Headline: ENavi Summer Academy Takes a Closer Look at the Requirements and Effects of the Digital Energy Transition

Digitisation can support the transition to a low-carbon energy system by facilitating the production, transportation and consumption of renewable energies. Digital technologies give consumers a role in determining when, where, and for what purpose energy is provided, how much energy can be saved, and what share of the energy mix renewables make up. From 13 to 17 May, early-career professionals from 16 different countries will meet with experts in Potsdam to discuss the challenges the transition to a sustainable energy system presents to politics, science, the private sector and civil society, and the role digitisation can play in the process.

ENavi researchers investigate the range of tasks society has to fulfil to achieve the energy transition.
ENavi researchers investigate the range of tasks society has to fulfil to achieve the energy transition. IASS; P. Chiussi.

To date, energy generation has been based largely on the combustion of fossil resources, which results in greenhouse gas emissions. In order to reduce such emissions, our energy system is to gradually shift to environmentally friendly renewable energy sources by 2050. This transition changes the role played by energy consumers in private households, manufacturing and trade, and the service industry. Their energy consumption patterns can now determine how much energy is provided, on what conditions, and in what locations. These changes make new demands of the energy system, which digital solutions can help to meet.

Participants to cover many different bases

Over the course of a week, young researchers and early-career professionals will come together with renowned sustainability researchers to investigate the societal prerequisites for a new mobility strategy, the requirements of a digitally supported heating solution based on renewable energies, and the “blockchain”, a cryptographic procedure to link data sets securely. At the end of the week, they will consider how digital solutions can contribute to an integrated energy supply system and what impact they can have on electricity market design. A session on rural parts of Africa will explore the geopolitical implications of the shift to a sustainable energy system. And during an excursion to the EUREF Campus in Berlin – a centre of research on mobility, energy and sustainability – participants will experience how the future energy system will work in practice.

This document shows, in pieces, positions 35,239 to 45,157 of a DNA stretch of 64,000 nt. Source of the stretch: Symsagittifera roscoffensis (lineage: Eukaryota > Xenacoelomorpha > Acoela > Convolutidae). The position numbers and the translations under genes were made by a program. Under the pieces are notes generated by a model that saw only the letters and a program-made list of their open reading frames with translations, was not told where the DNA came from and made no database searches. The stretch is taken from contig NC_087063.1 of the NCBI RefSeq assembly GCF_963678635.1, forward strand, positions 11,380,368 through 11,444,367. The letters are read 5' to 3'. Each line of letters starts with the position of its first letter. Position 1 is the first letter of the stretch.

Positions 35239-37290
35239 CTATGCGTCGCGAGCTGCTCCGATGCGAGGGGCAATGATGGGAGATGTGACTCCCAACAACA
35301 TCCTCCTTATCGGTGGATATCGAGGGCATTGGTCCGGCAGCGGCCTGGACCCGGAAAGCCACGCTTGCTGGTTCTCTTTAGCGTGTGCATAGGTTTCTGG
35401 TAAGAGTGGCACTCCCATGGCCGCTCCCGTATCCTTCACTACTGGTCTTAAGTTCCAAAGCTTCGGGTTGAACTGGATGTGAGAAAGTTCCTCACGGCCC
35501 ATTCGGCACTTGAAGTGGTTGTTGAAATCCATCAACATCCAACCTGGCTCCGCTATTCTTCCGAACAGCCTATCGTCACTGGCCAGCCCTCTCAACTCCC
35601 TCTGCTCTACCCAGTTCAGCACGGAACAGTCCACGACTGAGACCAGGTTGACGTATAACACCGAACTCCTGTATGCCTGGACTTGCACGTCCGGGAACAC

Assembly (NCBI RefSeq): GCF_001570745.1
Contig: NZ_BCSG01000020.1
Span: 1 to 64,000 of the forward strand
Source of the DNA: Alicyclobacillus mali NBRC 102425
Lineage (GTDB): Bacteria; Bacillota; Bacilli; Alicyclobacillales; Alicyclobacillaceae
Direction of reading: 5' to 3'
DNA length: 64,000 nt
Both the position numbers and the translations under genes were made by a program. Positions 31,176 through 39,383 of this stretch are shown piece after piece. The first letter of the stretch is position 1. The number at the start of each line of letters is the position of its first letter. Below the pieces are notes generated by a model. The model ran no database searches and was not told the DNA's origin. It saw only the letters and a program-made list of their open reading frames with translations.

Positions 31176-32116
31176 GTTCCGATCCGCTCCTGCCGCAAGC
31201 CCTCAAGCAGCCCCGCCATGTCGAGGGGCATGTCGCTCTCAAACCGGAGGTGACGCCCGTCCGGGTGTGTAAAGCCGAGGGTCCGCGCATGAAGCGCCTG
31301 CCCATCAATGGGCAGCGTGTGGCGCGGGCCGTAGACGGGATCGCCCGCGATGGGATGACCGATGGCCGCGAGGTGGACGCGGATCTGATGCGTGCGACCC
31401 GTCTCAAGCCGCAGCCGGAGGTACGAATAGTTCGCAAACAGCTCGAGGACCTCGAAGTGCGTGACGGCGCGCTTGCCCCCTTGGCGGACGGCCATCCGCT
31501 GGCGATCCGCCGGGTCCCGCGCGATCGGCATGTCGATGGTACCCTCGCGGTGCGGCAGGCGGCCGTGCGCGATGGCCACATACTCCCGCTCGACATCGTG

The first ENavi Summer Academy is organised and hosted by the Institute for Advanced Sustainability Studies (IASS) as part of the Kopernikus Project “Energy Transition Navigation System”.

The Kopernikus Project Energy Transition Navigation System | ENavi

The Kopernikus Project Energy Transition Navigation System – ENavi for short – sees the transformation of the existing energy system into a low-carbon system based on renewable energy sources as a process of broad societal change. ENavi links scientific analyses to political and social requirements. The project’s key product is a navigation tool that the researchers use to gauge the effects and side effects of economic, political, legal, technical, and social measures in advance.

The 58 associated partners include 23 research institutes, 18 university institutes, 3 non-governmental organisations, 9 companies, 4 local authorities, and 2 regional authorities. Over 20 competence partners bring practical insights from various fields. As one of the four “Kopernikus Projects for the Energy Transition”, ENavi is funded by the Federal Ministry of Education and Research (BMBF). Further information: www.kopernikus-projekte.de/enavi